Microstructure and damage evolution during tensile loading in a wrought magnesium alloy
This paper describes an investigation of microstructure and damage evolution in a tensile specimen of a AZ61 magnesium alloy. The evolution of the properties is capture through a stereological analysis of interrupted uniaxial tensile test specimens. The analysis identified second phase particles, separated the oxide/intermetallics from Mn-Al and Mg-Al phase particles, and quantified the number of cracked particles. The number density and area fraction of these cracked Mn-Al and Mg-Al particles is shown as a function of strain and compared to the Horstemeyer-Gokhale  damage nucleation model.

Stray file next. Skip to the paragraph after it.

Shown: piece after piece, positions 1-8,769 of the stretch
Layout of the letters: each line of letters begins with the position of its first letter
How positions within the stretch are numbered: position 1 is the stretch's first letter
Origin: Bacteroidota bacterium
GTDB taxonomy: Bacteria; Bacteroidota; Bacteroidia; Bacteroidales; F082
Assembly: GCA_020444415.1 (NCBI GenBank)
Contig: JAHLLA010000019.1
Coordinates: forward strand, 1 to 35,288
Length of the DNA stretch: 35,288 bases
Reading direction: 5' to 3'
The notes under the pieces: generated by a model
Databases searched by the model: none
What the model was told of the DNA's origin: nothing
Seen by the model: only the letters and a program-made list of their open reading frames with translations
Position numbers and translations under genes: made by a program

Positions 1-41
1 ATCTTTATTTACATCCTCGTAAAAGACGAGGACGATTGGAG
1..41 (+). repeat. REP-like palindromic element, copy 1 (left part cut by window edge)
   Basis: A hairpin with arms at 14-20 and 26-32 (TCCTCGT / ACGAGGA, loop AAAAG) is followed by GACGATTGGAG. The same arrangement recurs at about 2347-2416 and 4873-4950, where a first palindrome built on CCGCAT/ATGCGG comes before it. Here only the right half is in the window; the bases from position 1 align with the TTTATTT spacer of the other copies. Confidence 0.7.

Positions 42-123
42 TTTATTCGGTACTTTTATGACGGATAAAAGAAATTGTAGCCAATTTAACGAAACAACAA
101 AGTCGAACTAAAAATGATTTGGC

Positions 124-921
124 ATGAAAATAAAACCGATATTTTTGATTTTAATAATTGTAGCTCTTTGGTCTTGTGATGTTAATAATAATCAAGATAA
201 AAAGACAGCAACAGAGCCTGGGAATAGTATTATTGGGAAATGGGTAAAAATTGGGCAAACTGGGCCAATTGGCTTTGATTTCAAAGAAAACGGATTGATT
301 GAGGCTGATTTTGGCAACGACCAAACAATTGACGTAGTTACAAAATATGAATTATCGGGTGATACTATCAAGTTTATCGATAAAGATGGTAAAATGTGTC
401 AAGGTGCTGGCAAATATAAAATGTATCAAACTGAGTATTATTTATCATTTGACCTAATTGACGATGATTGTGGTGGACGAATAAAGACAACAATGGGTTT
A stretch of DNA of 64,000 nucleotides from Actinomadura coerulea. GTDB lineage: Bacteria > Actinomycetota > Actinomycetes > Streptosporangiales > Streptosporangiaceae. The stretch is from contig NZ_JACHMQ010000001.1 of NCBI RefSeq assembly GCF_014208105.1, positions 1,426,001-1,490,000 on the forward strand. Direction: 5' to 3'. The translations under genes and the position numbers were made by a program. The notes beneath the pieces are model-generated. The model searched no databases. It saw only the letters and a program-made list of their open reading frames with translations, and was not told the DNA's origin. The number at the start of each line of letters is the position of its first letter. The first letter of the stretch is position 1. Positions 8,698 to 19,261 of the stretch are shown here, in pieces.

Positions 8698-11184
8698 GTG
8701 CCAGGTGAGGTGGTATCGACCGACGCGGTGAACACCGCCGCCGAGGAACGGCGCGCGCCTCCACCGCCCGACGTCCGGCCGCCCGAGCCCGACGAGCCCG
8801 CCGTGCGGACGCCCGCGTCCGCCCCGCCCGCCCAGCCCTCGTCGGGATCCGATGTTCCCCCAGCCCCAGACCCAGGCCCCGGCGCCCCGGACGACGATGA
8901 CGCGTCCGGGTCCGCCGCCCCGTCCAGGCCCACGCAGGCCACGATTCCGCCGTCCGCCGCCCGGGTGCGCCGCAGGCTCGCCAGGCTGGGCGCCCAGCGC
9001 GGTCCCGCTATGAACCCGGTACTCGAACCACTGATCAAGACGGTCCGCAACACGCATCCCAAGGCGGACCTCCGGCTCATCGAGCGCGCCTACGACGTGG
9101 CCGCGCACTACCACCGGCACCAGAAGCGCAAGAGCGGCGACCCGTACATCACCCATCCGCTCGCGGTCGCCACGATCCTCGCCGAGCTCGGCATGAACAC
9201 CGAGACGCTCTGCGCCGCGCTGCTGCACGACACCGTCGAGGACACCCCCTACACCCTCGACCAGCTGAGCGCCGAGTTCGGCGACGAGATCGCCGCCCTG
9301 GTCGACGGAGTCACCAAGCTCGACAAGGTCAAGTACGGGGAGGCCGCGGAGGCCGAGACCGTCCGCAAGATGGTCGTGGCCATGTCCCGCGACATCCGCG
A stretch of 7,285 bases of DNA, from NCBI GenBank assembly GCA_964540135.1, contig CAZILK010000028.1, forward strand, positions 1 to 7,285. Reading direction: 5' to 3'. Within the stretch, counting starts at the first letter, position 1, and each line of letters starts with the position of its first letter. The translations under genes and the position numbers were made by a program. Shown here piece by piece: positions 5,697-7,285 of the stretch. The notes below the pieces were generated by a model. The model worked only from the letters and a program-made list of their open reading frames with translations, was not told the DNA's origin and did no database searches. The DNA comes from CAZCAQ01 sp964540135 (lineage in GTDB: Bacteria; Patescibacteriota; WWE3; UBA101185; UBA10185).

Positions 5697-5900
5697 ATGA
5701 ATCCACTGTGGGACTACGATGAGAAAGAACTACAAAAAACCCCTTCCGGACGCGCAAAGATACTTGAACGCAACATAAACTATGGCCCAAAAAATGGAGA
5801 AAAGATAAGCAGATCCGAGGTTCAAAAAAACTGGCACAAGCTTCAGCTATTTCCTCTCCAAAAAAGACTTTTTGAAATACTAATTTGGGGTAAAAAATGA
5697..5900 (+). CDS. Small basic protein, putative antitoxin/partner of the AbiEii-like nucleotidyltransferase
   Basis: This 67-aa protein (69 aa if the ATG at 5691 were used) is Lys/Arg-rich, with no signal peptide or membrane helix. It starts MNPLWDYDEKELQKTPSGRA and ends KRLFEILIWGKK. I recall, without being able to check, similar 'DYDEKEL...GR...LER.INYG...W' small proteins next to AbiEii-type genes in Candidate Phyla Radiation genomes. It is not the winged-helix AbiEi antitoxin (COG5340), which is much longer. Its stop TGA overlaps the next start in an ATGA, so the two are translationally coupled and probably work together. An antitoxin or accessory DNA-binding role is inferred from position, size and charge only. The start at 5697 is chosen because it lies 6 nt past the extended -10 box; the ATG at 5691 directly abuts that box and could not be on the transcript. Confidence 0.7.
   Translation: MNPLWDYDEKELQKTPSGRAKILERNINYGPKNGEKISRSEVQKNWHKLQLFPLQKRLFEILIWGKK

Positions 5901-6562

Four conclusions are drawn from the results. (1) The area fraction of cracked Mn-Al and Mg-Al particles varies exponentially with strain under uniaxial tension. (2) The number density of cracks follows a shallow nonlinear pattern. (3) Three separate particle types were observed in the Mg alloy specimens: oxide/intermetallics, Mn-Al, and Mg-Al phases. (4) Cracks were observed in the Mn-Al and Mg-Al based particles.
- ↑ M.F. Horstemeyer, A.M. Gokhale, Int. J. Solids Struct. 36 (1999) 5029. http://www.sciencedirect.com/science/article/pii/S002076839800239X